Nothing came before UofL football for Owsley Frazier

No surprise to anyone who has followed University of Louisville football for any length of time that Owsley B. Frazier would be among the people attending the press conference in December 2010 when Charlie Strong was introduced as head football coach.

No surprise either that Frazier would be the first person Tom Jurich wanted Charlie Strong to meet. Frazier had always supported the football program, making major donations for the original construction of Papa John’s Cardinal Stadium and the recent expansion.

Frazier attended games with his good friend Bill Stone, the owner of Louisville Plate Glass and former University trustee and Athletic Association board member. They were also members of an expansion committee in the seventies when the old Fairgrounds Stadium was converted from baseball for football.

“He was passionate about UofL football,” said Stone. “We were going to games when there were only 6,000 or 7,000 people in the stands.  The UofL football schedule was his fall schedule. Everything else had to be rearranged so he could attend the games.

Charlie Strong would be one of the few people to visit with Frazier this week before his death.

Frazier probably would have passed on the upcoming Princess Diana extravaganza at the Frazier History Museum because of a scheduling conflict with a Louisville football game. He was known to have snubbed the wedding of a family member for the same reason. “Owsley didn’t let anything interfere with his football,” said Stone.

He also attended many games on the road with Stone over the years. “The last game he was able to travel to was the Orange Bowl,” said Stone. “He was tremendously excited about the future of the program under Charlie Strong.”

Strong would be one of the few people to visit with Frazier this week before his death. “Owsley was looking forward to attending the game against the University of Kentucky this season because he believed 2012 was going to be a great season,” said Stone. “Charlie thanked him again for his support again. Owsley wanted to know how the team was doing and Charlie reviewed the players and positions for him. Owsley was excited.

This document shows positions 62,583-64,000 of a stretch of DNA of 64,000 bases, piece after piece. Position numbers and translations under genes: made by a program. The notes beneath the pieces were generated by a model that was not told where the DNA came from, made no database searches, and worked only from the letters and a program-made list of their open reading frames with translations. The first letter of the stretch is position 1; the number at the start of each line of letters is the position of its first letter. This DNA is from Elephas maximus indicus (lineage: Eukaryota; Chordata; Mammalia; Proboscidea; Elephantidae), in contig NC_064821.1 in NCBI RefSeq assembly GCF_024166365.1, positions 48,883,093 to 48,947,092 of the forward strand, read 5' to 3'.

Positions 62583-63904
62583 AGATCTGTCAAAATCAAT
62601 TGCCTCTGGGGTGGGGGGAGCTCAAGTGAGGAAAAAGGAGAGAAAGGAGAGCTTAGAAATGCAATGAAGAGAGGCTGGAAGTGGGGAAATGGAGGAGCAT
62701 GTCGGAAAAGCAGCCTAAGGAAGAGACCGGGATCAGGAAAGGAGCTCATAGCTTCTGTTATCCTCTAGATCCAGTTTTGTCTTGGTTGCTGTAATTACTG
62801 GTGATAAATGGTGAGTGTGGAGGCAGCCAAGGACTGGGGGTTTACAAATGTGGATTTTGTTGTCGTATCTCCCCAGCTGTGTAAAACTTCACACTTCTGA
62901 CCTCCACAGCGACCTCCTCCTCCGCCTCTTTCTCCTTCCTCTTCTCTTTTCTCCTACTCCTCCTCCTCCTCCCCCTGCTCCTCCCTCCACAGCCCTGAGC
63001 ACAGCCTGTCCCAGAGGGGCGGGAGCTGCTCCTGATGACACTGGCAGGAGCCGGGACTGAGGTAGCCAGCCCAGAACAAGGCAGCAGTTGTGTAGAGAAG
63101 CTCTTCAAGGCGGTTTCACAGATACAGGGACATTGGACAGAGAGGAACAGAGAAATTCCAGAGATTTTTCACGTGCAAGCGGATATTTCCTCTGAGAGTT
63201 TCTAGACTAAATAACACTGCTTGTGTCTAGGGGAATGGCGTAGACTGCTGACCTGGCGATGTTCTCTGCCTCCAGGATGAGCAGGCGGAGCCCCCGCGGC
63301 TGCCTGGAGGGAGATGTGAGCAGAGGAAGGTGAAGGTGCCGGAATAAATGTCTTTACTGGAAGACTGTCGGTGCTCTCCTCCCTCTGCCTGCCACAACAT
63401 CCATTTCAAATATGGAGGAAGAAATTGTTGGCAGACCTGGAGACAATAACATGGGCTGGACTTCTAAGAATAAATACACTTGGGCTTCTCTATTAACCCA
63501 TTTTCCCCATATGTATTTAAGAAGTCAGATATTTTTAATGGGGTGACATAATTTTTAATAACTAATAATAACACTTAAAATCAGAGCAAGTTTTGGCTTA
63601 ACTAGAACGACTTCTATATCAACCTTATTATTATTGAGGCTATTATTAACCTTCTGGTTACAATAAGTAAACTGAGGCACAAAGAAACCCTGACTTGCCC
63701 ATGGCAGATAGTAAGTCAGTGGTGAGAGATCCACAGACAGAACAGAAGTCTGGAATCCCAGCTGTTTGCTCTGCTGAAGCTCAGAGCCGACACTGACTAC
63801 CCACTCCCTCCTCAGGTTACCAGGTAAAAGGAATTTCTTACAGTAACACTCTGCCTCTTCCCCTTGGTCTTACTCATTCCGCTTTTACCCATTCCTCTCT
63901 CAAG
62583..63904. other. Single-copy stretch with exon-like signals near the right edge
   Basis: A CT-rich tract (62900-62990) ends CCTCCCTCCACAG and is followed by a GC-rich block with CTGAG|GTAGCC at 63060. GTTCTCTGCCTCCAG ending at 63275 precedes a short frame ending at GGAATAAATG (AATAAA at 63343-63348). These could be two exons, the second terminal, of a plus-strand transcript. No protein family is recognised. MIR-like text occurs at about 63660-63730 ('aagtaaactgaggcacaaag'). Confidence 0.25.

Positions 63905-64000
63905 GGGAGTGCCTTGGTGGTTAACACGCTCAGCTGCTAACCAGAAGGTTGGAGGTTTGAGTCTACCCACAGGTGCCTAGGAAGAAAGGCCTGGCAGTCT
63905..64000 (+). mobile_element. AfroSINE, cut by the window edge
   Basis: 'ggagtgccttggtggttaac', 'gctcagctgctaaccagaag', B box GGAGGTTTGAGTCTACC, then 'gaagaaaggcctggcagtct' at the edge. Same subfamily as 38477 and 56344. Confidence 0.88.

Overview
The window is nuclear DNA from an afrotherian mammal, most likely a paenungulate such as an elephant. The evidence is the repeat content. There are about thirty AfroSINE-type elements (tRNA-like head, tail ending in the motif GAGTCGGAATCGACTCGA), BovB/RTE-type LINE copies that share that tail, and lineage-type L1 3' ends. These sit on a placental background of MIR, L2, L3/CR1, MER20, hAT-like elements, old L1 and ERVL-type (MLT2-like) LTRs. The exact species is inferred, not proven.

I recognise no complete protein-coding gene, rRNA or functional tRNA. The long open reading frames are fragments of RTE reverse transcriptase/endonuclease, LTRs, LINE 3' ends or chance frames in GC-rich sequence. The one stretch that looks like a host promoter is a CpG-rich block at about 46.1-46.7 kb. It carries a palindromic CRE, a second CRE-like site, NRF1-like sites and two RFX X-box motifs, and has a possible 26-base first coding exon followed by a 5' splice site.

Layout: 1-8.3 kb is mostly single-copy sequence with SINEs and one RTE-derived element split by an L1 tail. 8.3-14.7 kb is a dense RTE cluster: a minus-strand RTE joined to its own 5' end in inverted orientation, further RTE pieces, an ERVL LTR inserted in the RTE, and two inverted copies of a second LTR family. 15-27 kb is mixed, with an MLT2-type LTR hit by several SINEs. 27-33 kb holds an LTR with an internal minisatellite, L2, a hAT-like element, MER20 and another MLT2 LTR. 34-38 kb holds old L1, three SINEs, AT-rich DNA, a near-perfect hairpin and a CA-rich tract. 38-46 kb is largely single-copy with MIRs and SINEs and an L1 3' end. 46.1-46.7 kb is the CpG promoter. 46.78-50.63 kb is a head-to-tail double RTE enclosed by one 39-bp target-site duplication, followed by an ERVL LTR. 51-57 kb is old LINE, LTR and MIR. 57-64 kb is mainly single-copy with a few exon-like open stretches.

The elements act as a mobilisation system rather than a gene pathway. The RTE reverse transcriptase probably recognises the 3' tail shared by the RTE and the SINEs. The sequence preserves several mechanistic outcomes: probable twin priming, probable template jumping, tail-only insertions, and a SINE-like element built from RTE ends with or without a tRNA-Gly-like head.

“He loved football more than anything. Owsley was able to get out to see one practice this summer. I think if Charlie Strong had scheduled a midnight practice, Owsley would have been there.”

Stone said Frazier was suffering from a number of health concerns. “He had vascular problems, arthritis problems, circulation problems and lots of other stuff over the last couple of years.”

But that didn’t affect Frazier’s decision in December to donate $25 million to the University. “He would have done that even if he were healthy as a horse or had the physique of an Olympic athlete He expected to be around for a while,” he added. “But he also knew he was getting older and he wanted to give the money  while he was still alive.”

So appropriate that the visitation Tuesday for Owsley Frazier will be at the Brown & Williamson Club at Papa John’s Cardinal Stadium.

Owsley Frazier, wearing his U of L baseball cap, with his close friend Bill Stone. They attended home games together and, when Frazier was healthy, often made road trips for away games.

Frazier Just Keeps On Giving

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Owsley Frazier, chairman of the Board of Trustees, the namesake of Frazier Cardinal Park and one of the University of Louisville’s most influential football fans, has done it again. This time reaching in his pockets for a $1.5 million gift to the university for physical medicine and rehabilitation services.

The guess here is that he has more than enough spare change for other pressing projects in the vicinity of the Louisville football complex.

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Name The Downtown Arena

The chairman of the Louisville Arena Authority reports that the group is closing in on naming rights for the new downtown arena, with three companies currently vying for the honor. Jim Host expressed confidence after Monday’s meeting that the authority can get $40 million over 20 years for the rights.

The parties involved in those negotiations have been a closely guarded secret. This allows for a lot of idle speculation on the part of greatly interested fans. Which company will have its name on the University of Louisville basketball palace, the future crown jewel of college basketball kingdom? On what will be the most prominent feature in the city’s skyline, their identity becoming an integral part of the community’s identity, featured indefinitely in pictorial atlases around the world? A few guesses: